There have been many attempts to establish general theories or frameworks in the social sciences. Prominent among these is the Walrasian theory of general economic equilibrium (Walras 1874; Arrow and Debreu 1954). But among the deficiencies of this approach are its limited treatments of interactions between agents and of the dynamic phenomena of individual learning and development. General equilibrium analysis does not capture the innovativeness and restlessness of modern economies (Nelson and Winter 1982; Metcalfe 1998; Beinhocker 2006). Another approach that claims to offer an alternative general framework is game theory (Gintis 2007), but questions have been raised about its strong assumptions concerning information and rationality and its capacity to embrace novelty and complex phenomena (Kirman 1993, 2005; Bicchieri 1994; Hargreaves Heap and Varoufakis 1995; Hodgson 2007a).

Like the social sciences, biology addresses systems of immense complexity. Specificities are vital, but that does not mean that general principles cannot be established. Darwinism is a model here. It can neither explain nor predict everything. Instead, it provides an overarching theoretical framework in which explanations of specificities and contingencies must be placed. This involves theorizing on multiple levels (Hodgson 2001a, chap. 21). A grand theory of this type is necessary to organize the empirical quest and to accommodate all the differences of specific mechanism and detail. The pursuit of this type of grand theory, far from abandoning empirical material, gives it full scope and power.

We suggest that generalized Darwinism could become the backbone of a unified evolutionary framework for the social and behavioral sciences. Many of the details must await further research, and at this stage we can provide only a limited number of empirical illustrations. The main contribution of this volume is to clarify the conceptual framework, to probe its potential, and to prepare the ground for this venture. Long overdue in the Age of Darwin, its time has now come.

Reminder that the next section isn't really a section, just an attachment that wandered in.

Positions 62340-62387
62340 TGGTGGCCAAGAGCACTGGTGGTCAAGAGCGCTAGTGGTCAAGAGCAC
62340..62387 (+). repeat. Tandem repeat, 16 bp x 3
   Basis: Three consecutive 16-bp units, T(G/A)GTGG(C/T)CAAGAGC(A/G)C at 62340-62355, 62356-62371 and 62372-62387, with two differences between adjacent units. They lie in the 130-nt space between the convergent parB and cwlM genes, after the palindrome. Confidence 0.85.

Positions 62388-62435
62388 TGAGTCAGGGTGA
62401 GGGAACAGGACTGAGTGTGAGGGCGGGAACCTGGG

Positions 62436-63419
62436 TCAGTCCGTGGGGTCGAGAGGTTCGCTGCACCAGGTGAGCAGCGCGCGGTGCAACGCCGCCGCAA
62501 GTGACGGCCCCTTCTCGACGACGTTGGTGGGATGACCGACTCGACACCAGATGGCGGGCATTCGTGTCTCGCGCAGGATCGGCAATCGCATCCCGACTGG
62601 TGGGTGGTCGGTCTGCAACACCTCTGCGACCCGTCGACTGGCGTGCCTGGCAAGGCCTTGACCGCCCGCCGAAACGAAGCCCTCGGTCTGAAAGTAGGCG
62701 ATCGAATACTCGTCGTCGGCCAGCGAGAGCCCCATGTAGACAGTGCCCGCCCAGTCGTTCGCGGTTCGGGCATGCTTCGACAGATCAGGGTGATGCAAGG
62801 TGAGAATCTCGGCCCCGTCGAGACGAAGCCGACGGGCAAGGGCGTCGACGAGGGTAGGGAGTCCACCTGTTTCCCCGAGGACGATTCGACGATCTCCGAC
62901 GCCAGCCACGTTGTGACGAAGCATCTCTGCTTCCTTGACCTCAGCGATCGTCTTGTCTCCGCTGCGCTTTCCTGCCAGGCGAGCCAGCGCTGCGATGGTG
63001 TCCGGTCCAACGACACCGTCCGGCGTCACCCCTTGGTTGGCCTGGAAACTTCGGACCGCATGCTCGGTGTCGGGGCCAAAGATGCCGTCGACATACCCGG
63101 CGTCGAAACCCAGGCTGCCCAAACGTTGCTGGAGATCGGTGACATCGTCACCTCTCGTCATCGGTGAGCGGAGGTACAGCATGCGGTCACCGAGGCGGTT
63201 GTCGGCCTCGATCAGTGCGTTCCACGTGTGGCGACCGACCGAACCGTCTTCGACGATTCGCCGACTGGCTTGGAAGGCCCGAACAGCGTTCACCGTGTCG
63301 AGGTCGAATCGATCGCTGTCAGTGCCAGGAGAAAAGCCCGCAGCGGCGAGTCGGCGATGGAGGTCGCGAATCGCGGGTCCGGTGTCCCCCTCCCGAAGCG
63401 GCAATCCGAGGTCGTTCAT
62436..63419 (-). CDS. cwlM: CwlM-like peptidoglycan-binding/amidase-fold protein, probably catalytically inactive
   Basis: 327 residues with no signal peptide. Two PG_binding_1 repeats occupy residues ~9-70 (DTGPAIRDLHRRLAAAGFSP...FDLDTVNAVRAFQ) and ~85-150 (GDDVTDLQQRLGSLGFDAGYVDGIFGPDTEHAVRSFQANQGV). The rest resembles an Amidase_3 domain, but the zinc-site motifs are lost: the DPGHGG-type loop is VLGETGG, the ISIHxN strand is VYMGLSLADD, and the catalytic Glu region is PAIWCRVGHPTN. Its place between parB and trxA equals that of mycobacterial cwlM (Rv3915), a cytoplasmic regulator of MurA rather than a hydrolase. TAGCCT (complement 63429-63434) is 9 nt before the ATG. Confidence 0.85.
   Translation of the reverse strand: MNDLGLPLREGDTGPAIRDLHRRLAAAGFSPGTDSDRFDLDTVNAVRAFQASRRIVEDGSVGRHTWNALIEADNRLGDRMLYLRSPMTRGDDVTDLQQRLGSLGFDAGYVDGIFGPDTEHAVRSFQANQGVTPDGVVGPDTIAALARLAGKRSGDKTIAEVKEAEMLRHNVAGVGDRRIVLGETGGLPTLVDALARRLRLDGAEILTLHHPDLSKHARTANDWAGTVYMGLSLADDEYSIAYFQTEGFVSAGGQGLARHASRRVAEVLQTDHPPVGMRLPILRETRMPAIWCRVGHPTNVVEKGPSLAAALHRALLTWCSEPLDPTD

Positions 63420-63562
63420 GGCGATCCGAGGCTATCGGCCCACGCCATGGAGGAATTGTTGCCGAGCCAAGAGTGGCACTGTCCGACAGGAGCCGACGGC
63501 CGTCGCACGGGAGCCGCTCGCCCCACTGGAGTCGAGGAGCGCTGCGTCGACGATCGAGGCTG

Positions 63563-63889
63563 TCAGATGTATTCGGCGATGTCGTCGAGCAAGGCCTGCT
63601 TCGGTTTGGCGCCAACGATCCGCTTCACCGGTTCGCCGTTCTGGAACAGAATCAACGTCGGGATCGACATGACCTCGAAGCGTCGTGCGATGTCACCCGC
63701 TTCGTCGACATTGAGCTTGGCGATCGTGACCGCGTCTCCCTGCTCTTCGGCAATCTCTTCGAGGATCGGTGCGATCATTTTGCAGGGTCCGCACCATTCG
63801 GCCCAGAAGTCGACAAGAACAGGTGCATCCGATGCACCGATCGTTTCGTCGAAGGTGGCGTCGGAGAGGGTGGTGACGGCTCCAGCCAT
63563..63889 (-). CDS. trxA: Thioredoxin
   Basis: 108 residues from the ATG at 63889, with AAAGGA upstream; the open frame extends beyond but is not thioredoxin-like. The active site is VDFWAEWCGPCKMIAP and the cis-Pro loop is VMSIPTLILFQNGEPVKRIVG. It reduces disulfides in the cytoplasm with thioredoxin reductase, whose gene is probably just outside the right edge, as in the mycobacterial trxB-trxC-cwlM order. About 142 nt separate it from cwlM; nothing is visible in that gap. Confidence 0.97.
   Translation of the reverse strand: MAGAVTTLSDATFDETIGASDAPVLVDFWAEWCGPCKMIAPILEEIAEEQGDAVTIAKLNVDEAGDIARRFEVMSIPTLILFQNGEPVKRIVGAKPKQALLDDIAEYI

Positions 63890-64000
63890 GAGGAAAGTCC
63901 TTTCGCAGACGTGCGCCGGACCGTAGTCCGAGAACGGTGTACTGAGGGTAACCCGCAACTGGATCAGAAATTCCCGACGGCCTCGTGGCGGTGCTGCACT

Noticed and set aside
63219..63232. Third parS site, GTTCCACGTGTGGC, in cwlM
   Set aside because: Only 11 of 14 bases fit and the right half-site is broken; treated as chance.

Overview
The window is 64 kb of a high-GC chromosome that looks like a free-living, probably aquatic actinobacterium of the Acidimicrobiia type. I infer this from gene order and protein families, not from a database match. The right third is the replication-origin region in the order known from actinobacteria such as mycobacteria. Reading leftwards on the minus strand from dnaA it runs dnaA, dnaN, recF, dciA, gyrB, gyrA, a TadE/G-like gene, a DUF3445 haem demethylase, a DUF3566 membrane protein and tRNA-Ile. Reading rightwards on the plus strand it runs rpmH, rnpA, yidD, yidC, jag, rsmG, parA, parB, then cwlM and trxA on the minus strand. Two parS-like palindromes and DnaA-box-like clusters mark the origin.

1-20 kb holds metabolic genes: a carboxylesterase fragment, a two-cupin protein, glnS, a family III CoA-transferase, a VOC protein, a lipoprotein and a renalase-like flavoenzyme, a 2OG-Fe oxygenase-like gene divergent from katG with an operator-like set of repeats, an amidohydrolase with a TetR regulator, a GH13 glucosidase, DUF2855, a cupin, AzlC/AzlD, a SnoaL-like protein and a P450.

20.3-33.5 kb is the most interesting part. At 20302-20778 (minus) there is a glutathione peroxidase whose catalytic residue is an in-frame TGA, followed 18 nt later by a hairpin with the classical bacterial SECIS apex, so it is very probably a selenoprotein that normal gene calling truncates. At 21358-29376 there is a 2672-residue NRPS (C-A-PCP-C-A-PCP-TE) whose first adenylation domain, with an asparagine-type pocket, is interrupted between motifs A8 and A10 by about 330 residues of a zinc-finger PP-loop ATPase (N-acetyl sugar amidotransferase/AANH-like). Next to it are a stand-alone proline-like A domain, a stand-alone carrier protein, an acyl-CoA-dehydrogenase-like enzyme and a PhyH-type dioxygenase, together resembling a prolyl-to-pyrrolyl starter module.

On his mission to explain evolution, Charles Darwin gathered masses of empirical material. His theory of evolution was not the result of armchair introspection but the outcome of a theoretically guided and persistent interrogation of the facts. Although aspects of his argument can be modeled mathematically and we have powerful formulations such as the Price Equation, Darwinian evolution cannot be modeled fully with simple and universal equations akin to those in physics.

Darwin's classic 1859 On the Origin of Species became the foundation of modern evolutionary biology. His ideas attracted much attention because of their suggestion that humankind was not of divine origin but descended from apes. But this proposition was neither original nor his major achievement. Indeed, Darwin postponed discussion of human evolution to the 1871 Descent of Man. Instead, his supreme triumph was to propose connected mechanisms of evolution that relied on materialist causes and effects, rather than regarding evolution as a product of design or as some mysteriously predestined process toward improvement or perfection. In short, Darwin advanced evolutionary science by building a theory in which cause and effect both have material substance and are subject to scientific inquiry. His triumph was to create a theoretical framework to help explain the causal processes of the evolution of astoundingly complex phenomena with recourse to neither predestination nor design.

Darwin often expressed ignorance about the detailed mechanisms involved, and several of his speculations at this level have proved wrong. He knew nothing about genes or DNA, and their discovery, as well as the crucial fusion of Darwinian theory with Mendelian genetics, had to wait until the twentieth century. Nevertheless, he laid out the core, overarching principles of variation, inheritance, and selection that are now recognized as essential to the understanding of the evolution of species and the complex marvels of nature.

This scientific triumph was quite different from others, such as in physics. With Newton's laws of motion, for example, it is possible to predict with impressive degrees of accuracy the motions of the planets or the journey of a space vehicle to the moon. No such precise predictions are possible with Darwin's theory. Although some Darwinian biologists have discerned trajectories in evolution, these remain controversial, and the strength in Darwinism lies in its powers of explaining observed facts, rather than predicting any future evolutionary outcome.